This introduction to Java focuses on knowing the Java Programming Language. We will cover Java’s significant characteristics and components, why it was invented, and a brief history. The Java Tutorials series focuses on Learning Core Java and some of the fundamental and advanced features of Java Language. In this first article of the series, let’s get introduced to Java Language.
Java is an objec-oriented programming language that has been alive for years and still holds the top spot in the popular languages chart. Since invented, Java has been empowering several Enterprise Applications, Microservices, Desktop Applications, Mobile devices, and embedded devices. Java has excellent adaptability and can be used in various requirements as the first choice language.
Java was developed at Sun Microsystems by James Gosling and was initially named Oak. The reason behind yet another programming language was some API shortfalls of C/C++ and a need for a portable programming language. As Java was developed as an alternative to C++, its syntax and programming style is inspired by C++ and supports Object Oriented Programming standards.
Java is one of the world’s most popular and widely used Programming Languages. According to a recent developer survey by StackOverflow, 33% of professional developers use Java. The below chart.
Java is primarily known for its cross-platform abilities, that is, Write Once, Run Anywhere (WORA) behaviour. That means a Java program can be written on one machine (operating system) and run on another without changing. It used widely used to develop Desktop, Web, Mobile and device-embedded applications.
Along with the above, below are some of the significant features of the Java Programming Language
- Simple: Java was intentionally made simple. The syntax is kept similar to C++ to reduce the learning curve. A Java programmer doesn’t need to deal with complex things like pointers, destroying unused objects, operator overloading etc.
- Cross Platform: No matter which machine, or device you are on, you write the same program. Java has no coding constructs coupled with the underlying hardware or platform.
- Secure: Java is considered a secure language because it keeps the object and memory management to itself. Developers can’t manipulate the memory pointers. The Java bytecode verifier and class loader verify if the loaded class is the correct one with a legitimate bytecode.
- Portable: As discussed earlier, once compiled into the bytecode, a java program can be transferred, sent as an email, or downloaded from the internet and run on any machine without any issue. That is why we can develop applications on our mac or windows machines, and once the project is built, we can quickly ship the archive to the production environment, which is primarily a UNIX-based system.
What is an Object Oriented Programming Language?
In Object Oriented Languages, the primary importance is given to Objects. When we write real-world programs, we model real-world entities; while doing so, we need to represent them in the form of Objects. Java is one of the Object Oriented Programming Languages.
In Java, each Object has some properties. The properties define the state of the Objet. Along with the properties, the objects also have behaviours. Behaviours are represented in the form of methods. Behaviours mainly access or change the Object’s state or invoke other objects’ behaviours.
Java is considered Object Oriented, but it is not purely object-oriented. Java has a few primitive datatypes (e,g, int, float, double etc), which are not objects but special-purpose datatypes. Another thing is the static variable. Like primitives, the static variables do not follow the Object Oriented paradigm.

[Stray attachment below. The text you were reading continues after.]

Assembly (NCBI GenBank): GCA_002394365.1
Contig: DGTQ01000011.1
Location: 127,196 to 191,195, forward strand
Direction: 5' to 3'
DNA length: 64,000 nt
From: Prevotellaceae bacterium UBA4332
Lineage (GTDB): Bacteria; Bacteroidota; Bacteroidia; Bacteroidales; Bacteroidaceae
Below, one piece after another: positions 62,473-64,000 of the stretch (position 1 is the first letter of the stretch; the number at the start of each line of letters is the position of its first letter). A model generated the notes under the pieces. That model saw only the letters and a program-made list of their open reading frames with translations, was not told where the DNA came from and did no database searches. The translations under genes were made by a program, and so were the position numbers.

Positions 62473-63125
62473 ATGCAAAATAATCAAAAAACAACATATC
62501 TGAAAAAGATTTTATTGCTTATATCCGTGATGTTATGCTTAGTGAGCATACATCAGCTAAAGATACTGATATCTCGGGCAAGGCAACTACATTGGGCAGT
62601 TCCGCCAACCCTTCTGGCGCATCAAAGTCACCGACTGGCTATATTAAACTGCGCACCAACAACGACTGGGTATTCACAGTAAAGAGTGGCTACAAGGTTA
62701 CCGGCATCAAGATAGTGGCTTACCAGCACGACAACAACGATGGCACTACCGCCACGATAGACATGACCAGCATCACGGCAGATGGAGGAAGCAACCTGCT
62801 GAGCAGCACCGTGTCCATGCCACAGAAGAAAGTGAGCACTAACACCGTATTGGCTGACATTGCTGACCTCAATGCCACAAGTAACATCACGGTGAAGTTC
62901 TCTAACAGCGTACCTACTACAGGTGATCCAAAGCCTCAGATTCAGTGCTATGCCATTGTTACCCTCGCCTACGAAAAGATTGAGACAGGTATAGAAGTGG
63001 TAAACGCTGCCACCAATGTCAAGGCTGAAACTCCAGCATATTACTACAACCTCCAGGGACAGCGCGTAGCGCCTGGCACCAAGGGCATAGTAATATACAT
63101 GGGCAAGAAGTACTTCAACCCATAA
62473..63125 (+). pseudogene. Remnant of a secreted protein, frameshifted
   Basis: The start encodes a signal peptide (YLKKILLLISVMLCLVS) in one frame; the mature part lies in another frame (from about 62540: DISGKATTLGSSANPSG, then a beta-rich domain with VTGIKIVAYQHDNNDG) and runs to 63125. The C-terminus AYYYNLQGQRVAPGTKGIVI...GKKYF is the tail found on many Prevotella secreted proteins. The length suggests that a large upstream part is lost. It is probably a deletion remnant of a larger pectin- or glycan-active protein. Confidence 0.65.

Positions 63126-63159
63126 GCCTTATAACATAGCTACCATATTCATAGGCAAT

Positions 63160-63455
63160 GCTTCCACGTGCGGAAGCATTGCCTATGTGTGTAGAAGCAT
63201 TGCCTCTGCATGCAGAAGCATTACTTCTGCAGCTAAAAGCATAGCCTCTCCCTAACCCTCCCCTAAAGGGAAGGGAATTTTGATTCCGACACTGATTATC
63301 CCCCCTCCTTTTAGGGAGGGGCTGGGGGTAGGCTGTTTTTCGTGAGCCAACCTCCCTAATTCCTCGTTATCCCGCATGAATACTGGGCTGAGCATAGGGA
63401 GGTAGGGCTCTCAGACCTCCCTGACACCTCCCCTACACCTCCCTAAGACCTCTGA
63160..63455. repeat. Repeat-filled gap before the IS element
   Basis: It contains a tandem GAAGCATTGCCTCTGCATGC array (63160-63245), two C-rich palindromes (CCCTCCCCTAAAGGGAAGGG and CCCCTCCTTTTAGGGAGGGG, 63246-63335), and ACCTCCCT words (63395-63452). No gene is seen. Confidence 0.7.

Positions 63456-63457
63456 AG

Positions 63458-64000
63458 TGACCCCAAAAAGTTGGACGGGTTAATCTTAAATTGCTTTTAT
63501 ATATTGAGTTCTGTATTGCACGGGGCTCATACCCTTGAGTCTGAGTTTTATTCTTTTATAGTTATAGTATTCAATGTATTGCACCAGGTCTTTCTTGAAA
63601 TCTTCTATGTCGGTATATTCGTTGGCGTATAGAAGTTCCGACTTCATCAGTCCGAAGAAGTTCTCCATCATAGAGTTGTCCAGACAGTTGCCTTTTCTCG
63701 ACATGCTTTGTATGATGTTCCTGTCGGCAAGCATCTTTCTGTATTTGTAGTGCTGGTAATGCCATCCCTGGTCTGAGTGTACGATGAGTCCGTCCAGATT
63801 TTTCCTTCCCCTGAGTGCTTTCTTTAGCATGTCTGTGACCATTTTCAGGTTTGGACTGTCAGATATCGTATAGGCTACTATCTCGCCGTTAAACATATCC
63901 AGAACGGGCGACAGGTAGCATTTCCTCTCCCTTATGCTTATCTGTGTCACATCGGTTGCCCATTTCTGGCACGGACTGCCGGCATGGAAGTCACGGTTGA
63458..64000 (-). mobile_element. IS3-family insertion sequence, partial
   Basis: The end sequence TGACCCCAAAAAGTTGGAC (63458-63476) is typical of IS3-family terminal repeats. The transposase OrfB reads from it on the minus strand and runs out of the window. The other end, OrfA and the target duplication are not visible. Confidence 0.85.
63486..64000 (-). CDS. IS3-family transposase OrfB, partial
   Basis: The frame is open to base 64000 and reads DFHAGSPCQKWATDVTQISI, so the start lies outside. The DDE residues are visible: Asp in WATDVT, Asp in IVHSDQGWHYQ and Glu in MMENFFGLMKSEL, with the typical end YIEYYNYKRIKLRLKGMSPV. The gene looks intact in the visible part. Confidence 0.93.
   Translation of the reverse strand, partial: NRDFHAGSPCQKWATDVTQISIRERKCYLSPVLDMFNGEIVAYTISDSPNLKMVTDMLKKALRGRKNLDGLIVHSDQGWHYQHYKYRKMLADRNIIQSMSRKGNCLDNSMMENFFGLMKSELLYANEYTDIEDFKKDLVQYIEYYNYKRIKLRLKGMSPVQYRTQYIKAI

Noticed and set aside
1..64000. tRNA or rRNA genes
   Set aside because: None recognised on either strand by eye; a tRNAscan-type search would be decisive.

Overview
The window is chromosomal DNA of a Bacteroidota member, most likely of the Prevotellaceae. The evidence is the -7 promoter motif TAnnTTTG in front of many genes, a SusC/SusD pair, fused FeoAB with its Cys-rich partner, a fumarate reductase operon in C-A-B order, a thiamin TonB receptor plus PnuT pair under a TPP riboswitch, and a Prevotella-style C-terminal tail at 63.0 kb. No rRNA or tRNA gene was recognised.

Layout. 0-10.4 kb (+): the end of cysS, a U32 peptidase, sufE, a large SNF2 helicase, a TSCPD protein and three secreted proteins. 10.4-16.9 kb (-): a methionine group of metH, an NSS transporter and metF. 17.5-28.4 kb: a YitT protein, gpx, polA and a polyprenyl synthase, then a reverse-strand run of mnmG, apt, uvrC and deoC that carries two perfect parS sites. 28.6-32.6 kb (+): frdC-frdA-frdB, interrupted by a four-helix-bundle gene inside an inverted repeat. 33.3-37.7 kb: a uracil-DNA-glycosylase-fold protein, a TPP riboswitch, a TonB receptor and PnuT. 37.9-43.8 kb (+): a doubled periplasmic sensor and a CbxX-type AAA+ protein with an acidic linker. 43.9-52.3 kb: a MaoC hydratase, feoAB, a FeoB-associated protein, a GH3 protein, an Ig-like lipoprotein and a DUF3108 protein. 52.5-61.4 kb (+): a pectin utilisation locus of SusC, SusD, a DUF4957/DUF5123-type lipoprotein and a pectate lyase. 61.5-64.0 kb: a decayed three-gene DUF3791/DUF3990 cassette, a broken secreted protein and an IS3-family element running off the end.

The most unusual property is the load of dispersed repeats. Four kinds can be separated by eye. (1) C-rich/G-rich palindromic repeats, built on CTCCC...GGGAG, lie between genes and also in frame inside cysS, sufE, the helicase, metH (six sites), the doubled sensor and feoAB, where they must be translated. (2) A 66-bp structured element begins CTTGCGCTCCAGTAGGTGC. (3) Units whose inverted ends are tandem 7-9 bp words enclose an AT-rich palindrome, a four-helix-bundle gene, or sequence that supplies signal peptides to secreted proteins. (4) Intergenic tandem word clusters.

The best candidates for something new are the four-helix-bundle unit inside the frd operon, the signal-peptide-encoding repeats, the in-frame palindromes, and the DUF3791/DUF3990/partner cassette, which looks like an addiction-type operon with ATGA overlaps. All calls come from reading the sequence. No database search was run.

Write Once, Run Anywhere (WORA)
When a program is written, it is usually textual and human-readable. We need to compile this program before we run it. Each language has a compiler that, first of all, validates your program for any syntactical mistakes. Once your program is correct, it will convert into a more machine-level program. (remember: to run your program, it needs to be transformed into Operating System and Hardware level instructions).
In most programming languages, including C/C++, the Compiler is the one who converts programs into machine instructions. However, Java thought it differently. Java created a virtual machine called Java Virtual Machine, which sits between the program and the operating system. A Java program, once compiled, doesn’t get compiled into machine instructions. When we run a Java programmer, the Interpreter sitting in JVM does this parsing. As the parsing happens at runtime, we can run a Compiled Java Program on any operating system. While for other languages like C/C++, we need to recompile the program on the operating system it wants to run on.
Top-level Java has many components like JVM, JRE, library, tools, JDK, Garbage Collection, ClassLoader etc. But to understand it better, let’s first look at the essential components of Java.
- Java Virtual Machine (JVM)
- Java Runtime Environment (JRE)
- Java Development Kit (JDK)
When we download Java, we have two options. Either download Java Development Kit (JDK) or Java Runtime Environment (JRE). JDK will be required for writing and compiling the Java Applications, and JRE is needed to run the Java Programs. Typically, the deployment environments like production have JRE installed on it.
To learn more, please read What JVM, JDK and JRE are.
Java Release History
In this theoretical post, we had a brief about Java Programming Language. We have covered a brief history of Java, its features and why Java is so a popular programming language. We have learnt that Java is an Object Oriented Programming Language and Java’s most important characteristic is Write Once, Run Anywhere (WORA).
We will continue diving deeper into this lovely language in the upcoming articles.